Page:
Making the Case: Leading Information Literacy Programs to Success

Presenter: Lisa Janicke Hinchliffe, UIUC

Lisa Janicke Hinchliffe led a workshop on using diagnostic and developmental tools to build successful information literacy programs. She basically provided a vocabulary to examine different components of a program and to troubleshoot when things are not going well. I thought these tools could provide a really great way to take a step back and look at the bigger picture of the  information literacy instruction provide. It might also help us receive more recognition from the institution.

Diagnostic and Developmental Tool

Recreate – False Starts/Treadmill – Confusion – Frustration

Vision: What is it we are actually trying to accomplish?

Skills/Capabilities: Do the people involved have the skills/capability necessary? Often not time available for people to become a better teacher?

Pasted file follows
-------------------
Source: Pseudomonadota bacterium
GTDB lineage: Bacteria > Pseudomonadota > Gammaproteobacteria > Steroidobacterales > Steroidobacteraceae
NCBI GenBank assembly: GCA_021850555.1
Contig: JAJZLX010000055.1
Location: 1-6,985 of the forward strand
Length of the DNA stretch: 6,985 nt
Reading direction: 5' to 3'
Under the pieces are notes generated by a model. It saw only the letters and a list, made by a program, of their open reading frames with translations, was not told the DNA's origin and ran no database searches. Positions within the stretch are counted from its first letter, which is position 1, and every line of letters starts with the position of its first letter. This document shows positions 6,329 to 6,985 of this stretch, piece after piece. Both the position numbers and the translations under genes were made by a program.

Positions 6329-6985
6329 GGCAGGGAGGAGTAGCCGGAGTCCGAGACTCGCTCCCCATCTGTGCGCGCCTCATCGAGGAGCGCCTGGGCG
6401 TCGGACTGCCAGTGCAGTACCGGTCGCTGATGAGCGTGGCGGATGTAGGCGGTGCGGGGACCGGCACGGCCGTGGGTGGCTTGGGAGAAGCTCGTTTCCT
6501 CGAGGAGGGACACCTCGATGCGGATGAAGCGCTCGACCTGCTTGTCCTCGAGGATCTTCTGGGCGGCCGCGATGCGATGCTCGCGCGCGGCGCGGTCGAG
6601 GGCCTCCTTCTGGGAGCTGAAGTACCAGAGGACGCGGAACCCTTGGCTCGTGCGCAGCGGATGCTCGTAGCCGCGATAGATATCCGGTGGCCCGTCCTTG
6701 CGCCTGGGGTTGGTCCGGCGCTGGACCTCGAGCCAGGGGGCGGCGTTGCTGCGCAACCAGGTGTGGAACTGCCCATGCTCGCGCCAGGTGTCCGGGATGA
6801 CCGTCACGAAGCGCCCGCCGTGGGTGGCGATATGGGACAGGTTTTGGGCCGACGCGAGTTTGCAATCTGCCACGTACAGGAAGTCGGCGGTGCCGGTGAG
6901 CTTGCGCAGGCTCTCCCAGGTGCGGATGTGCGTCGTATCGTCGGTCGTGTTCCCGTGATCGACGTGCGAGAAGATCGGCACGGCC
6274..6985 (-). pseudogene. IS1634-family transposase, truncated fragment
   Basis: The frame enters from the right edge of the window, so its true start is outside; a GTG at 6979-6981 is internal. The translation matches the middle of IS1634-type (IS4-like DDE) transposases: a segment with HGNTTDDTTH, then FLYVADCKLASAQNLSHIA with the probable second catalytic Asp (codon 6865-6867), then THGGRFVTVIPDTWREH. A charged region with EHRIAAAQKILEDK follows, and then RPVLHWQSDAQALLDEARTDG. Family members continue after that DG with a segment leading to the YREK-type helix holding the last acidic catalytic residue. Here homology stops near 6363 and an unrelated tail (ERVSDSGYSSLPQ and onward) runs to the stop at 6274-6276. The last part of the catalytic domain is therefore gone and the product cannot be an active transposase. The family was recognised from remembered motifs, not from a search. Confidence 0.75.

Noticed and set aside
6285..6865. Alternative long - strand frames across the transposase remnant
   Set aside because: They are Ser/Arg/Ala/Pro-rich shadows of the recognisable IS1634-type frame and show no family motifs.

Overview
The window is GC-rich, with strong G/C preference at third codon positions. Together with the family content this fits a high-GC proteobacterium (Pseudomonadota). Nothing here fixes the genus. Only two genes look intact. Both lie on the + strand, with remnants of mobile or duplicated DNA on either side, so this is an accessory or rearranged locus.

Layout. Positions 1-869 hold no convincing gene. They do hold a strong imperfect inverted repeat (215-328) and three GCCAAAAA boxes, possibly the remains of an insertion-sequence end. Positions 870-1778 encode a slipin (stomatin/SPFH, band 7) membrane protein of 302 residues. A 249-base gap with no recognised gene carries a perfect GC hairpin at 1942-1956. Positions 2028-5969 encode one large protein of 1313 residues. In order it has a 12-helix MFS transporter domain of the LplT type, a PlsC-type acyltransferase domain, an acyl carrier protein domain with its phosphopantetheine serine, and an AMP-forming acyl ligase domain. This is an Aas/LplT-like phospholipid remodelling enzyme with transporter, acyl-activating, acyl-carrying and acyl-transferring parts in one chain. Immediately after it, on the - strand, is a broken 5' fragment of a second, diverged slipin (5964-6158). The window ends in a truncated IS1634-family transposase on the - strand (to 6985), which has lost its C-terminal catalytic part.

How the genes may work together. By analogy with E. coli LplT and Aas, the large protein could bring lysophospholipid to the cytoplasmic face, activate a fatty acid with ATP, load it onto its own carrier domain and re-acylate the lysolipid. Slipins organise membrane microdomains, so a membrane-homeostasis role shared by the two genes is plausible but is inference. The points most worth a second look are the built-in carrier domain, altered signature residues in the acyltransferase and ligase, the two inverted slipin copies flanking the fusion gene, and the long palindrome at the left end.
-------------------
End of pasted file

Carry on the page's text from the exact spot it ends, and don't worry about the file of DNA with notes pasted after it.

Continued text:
Incentives: When you want people to change, perceived value of the change has to be twice as good as the current state. (Economics of change) Not necessarily money

Resources: We need budget and resources (often underestimated)

Action Plan: Can be different ones, but need something to get you from point A to point B

Without vision, you have confusion

Without skills/capabilities, you have anxiety

Without incentives, you have resistance/restraint

Without resources, you have frustration

Without action plan, you have false starts/treadmills

Vision = Clarity, gives you clear sense of what you are trying to accomplish

Skill = confidence

Incentive = Motivation

Resources = Satisfaction

Action Plan = Goal-directed

We don’t tend to cost out the time it requires people to be involved in new activities

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